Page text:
If you’re planning to attend the Women’s March on Washington this weekend — or even a local march in a nearby city or town — you’re probably all stocked up on warm clothes, comfortable shoes and pocket snacks. Perhaps you’ve already gotten your poster all set, and have coordinated with your girl gang for transportation logistics. But what about once you’re at the march and you are confronted with counter-protesters attempting to goad you into interacting with them?
We spoke with Alexis Danzig, a longtime ACT UP activist specializing in civil disobedience, to find out exactly what actions to take if you encounter real-life trolls of the highest order at a march this weekend. Danzig trained people in direct action with ACT UP from 1987 to 1996, so she knows a thing or two about how to protest peacefully. Keep these 10 things in mind as you (nonviolently) protest this weekend, and you should be fine.
1. Counter-protesters are not a possibility, but a definite entity
There will be counter-protesters whose goal is to goad you into confrontation and violence. So if you’re marching this weekend, coming across counter-demonstrators is not so much an “if” as a “when.” Be on the lookout.
2. Don’t stoop to their level
Do not take the bait. Ignore their provocations and continue the march with nonviolence and compassion in your hearts and in your actions. Remember that shouting at counter-protestors only raises tensions more and produces no benefits.
3. Be prepared
Before you march, discuss counter-protest tactics with your crew and be ready to address the issue live. Talk through the possibilities beforehand and be prepared to move to what you can identify as safer space.
4. Listen to your intuition
A key tactic of counter-demonstration is infiltrating the pacifist protest groups, so if you feel as though someone who is marching next to you is a little off, pay attention. Trust your instincts and march with people whose signs and demeanors you like, who give off a good vibe.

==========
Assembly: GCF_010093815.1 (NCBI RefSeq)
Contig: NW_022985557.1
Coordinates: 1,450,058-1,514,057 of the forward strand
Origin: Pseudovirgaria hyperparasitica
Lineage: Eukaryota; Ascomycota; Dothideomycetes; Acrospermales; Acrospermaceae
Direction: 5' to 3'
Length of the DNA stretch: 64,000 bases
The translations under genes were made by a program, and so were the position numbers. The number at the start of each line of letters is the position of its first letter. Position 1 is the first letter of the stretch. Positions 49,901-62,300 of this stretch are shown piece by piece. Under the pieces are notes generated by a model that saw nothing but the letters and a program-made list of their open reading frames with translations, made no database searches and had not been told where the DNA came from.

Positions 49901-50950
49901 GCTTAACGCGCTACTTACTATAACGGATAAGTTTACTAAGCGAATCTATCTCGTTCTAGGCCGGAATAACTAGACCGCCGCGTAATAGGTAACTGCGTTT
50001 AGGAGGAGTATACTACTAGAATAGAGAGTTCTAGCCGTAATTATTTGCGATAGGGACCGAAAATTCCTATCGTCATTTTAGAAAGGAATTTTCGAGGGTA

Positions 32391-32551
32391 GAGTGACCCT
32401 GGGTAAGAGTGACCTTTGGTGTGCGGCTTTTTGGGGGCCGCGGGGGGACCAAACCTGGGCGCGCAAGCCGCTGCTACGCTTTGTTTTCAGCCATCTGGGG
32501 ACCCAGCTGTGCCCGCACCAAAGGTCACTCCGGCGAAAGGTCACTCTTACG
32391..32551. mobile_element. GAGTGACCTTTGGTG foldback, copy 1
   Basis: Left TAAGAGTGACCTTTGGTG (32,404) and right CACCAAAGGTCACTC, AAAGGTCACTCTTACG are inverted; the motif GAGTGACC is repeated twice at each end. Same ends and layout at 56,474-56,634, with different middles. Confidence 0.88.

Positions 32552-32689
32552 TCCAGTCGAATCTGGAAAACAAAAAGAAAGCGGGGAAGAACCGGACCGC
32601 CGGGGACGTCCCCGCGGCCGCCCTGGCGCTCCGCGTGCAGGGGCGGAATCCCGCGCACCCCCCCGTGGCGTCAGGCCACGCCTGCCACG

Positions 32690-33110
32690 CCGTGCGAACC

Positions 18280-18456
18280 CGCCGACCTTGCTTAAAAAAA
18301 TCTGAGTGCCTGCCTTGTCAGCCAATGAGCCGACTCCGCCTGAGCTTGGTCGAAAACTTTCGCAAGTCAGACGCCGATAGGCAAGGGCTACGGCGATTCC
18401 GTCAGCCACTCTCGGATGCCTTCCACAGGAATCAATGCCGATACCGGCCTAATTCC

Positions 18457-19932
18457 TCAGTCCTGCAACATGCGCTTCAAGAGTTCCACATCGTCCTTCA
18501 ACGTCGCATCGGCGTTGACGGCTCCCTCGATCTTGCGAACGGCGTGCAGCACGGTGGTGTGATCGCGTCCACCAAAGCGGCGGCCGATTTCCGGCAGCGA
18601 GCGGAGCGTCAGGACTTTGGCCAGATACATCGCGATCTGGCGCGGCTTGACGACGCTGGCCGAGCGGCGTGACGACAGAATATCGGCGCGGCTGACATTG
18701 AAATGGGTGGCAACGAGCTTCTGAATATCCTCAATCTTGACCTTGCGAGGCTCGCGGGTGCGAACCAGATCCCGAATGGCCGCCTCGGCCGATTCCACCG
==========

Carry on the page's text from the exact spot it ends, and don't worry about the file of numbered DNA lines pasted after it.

5. When counter-protest chaos breaks out, stay calm
When the noise gets loud, remain as serene as possible and stick with your circle. Ignore the sound and fury of counter-protest provocations, keep your cool and your ground, take care of those dear to you and near to you. If you see other people’s hackles start rising, stay as serene as possible. If that doesn’t work and tensions rise, use your words and model calm for those around you.
6. Watch out for those who are less strong
Use your body to protect the most vulnerable, including the elderly, the youngest.
7. In the midst of a strong police force, model your best behavior
Anticipate that police presence will be enormous, especially in D.C. — not for your benefit, but to keep crowds under control generally — and keep your eyes open for the March on Washington’s security forces.
8. Leave the pot at home
People should leave behind any recreational drugs. This should be obvious, but just in case — a friendly reminder.
9. Ditto for anything sharp
Don’t bring anything weapon-like.
10. Bring ID and keep it in your sock
Bring a simple photo ID. Information circulating on Facebook advises that you keep your photo ID and emergency contact numbers inside socks and wear sturdy boots.
With these things at the forefront of your mind, you’ll be well prepared for the march this weekend. Keep in mind that there have been reports being shared on Facebook that domestic terrorist James O’Keefe is planning to infiltrate peaceful protest groups this weekend, but the claims are unsubstantiated, according to Snopes. That said, he and/or similar characters may well be in attendance at the march, and you would be wise to keep an eye out for such things.
Remember: Only sign up for information through the official site of the Women’s March, and be sure to download the app to have access to the latest information at all times. Familiarize yourself with the FAQ and only give your information via this questionnaire, which was created by march organizers. Remain alert — and stand up for women’s rights everywhere.
Want civil disobedience training in your community? Contact Alexis Danzig at firstname.lastname@example.org.